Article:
YRC provides positive quarter-to-date operating metrics

3PL Features Logistics Motor Freight News Transportation

Less-than-truckload (LTL) transportation services provider YRC Worldwide Inc. reported this week that it is seeing decent gains in its operating data for certain metrics on a quarter-to-date basis for the fourth quarter.

For YRC Freight, its largest operating unit, tonnage per day in October headed up 1.7% annually, while November 2017 tonnage per day increased approximately 1.1% annually. And on a quarter-to-date basis through November, revenue per hundredweight rose roughly 3.7% annually, while revenue per shipment increased approximately 5.0% quarter-to-date through November 2017 on an annual basis.

And for the YRC Regional segment October 2017 tonnage per day increased approximately 5.5% annually and November 2017 tonnage per day increased approximately 6.0 annually. Quarter-to-date through November 2017, revenue per hundredweight was up around 0.8% compared to a year ago. Revenue per shipment increased approximately 4.1% quarter-to-date through November 2017, compared to the same period last year.

These gains, specifically on the YRC Freight side, are in sync with the unit’s change in operations plan, which was announced this summer and went into effect in November.

On the company’s third quarter earnings call, YRC CEO James Welch said that the YRC Freight change of operations has allowed the unit to take some freight out of its larger and unproductive facilities, where it can go from two-dock stands to one dock, explaining how the inefficiencies of running its two-dock operations are not good. Having the ability to have a higher handling ratio is expected to be a big benefit and provide a more consistent service offering, Welch added.

The CEO added that he is optimistic about YRC’s 2018 prospects, too.

“We have a volume of what we wanted and so we are going to be working even harder on yield as we move forward,” he said on the earnings call. “I think we have a very balanced environment for yielding growth.”

Citing extraordinary extra costs due to the storms, YRC said net income in the Third quarter was $3 million compared to $13.9 million in third quarter 2016. Earnings before interest, debt, taxes and depreciation was $81.4 million in third quarter compared to $85.5 million in the prior year comparable quarter.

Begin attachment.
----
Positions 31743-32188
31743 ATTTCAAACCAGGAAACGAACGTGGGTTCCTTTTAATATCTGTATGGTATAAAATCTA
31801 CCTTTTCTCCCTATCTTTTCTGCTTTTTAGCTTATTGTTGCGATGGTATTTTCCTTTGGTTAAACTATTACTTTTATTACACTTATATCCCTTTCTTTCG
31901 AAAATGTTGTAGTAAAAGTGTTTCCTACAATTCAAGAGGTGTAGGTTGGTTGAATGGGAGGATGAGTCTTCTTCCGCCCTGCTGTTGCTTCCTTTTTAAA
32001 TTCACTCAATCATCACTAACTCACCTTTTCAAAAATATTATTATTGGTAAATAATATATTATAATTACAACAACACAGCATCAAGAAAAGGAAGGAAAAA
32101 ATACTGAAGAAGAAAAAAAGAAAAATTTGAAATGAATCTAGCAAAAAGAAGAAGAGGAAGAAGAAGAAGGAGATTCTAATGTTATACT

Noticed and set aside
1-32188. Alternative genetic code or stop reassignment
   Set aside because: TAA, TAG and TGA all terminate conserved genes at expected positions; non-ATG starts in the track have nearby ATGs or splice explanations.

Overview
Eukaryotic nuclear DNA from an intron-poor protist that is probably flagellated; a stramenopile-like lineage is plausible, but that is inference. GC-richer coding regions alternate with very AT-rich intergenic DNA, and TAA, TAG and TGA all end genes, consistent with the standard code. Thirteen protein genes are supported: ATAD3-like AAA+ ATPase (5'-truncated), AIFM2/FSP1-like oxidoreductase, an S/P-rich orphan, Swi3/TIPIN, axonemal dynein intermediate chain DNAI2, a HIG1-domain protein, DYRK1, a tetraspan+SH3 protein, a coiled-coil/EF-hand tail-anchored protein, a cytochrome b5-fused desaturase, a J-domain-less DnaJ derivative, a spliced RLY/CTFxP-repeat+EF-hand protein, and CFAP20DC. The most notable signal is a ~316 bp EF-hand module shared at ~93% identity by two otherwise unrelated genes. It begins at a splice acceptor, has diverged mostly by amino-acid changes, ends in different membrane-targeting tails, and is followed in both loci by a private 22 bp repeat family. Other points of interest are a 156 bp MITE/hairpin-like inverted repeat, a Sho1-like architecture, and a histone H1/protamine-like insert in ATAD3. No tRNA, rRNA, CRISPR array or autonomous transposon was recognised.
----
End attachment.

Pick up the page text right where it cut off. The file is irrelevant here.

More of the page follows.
YRC continues its reinvestment in the business with $31.9 million in capital expenditures and new operating leases for revenue equipment with a capital value equivalent of $15.9 million, for a total of $47.8 million in the year-ago quarter.

Welch said YRC expects to take delivery of more than 1,300 new tractors in fourth quarter 2017 and first quarter 2018, for a total of more than 3,700 just the beginning of 2015, which is an upgrade of approximately 25% of its fleet. YRC expects to also take delivery of more than 2,400 trailers in the fourth quarter 2017 and first quarter 2018 for a total of more than 7,300 since the start of 2015.

Welch said the hurricanes cost YRC in “the low double digit of millions range at YRC Freight.” YRC Freight’s average length of haul is 1255 miles and the storms resulted in YRC “having freight stacked up all over the entire country and in their network and how they had to gradually get it down to that area and the effort that it took to re-handle lot of freight or having to call over customer once it got there,” Welch said. It also resulted in YRC resorting to using expensive purchased subcontractor transportation, and lost revenue opportunities.

But noting the tight supply market, Welch said YRC is taking advantage of higher yields.

“So with capacity tightening and other carriers pushing the yield button, it’s certainly been a good opportunity for us to do the same thing and more importantly take an opportunity to look at our freight mix on a continual basis,” he said.

Welch said he was “disappointed quite frankly with our productivities across all four of any companies,” added: “We just haven’t made the move there that we wanted to make, we thought we could make. Certainly not having the right mix of equipment at a time has hurt that.”

Stifel analyst David Ross wrote in a November research note that while much of YRC’s third quarter network has been cleared, there is still some lingering costs associated with equipment rentals that will continue through much of the fourth quarter.

But when looking out to 2018, Ross explained that “the LTL environment looks very positive for continued price and tonnage gains. And if YRC can just string together a couple of good quarters, the stock should trade much higher in our view.” 

About the Author

Jeff Berman, Group News Editor

Jeff Berman is Group News Editor for Logistics Management, Modern Materials Handling, and Supply Chain Management Review. Jeff works and lives in Cape Elizabeth, Maine, where he covers all aspects of the supply chain, logistics, freight transportation, and materials handling sectors on a daily basis. Contact Jeff Berman

Importing and managing the logistics of your precious freight is no easy task. Compliance to U.S. Customs & Border Patrol is essential to your cargo clearing customs. Use a freight forwarder to lower your chances of having shipment delays and to oversee all of your international freight logistics. Contact a customs broker to file your ISF and issue any pre-alerts to avoid penalties and delays, and arrange your ocean freight and imports customs clearance.

[email protected]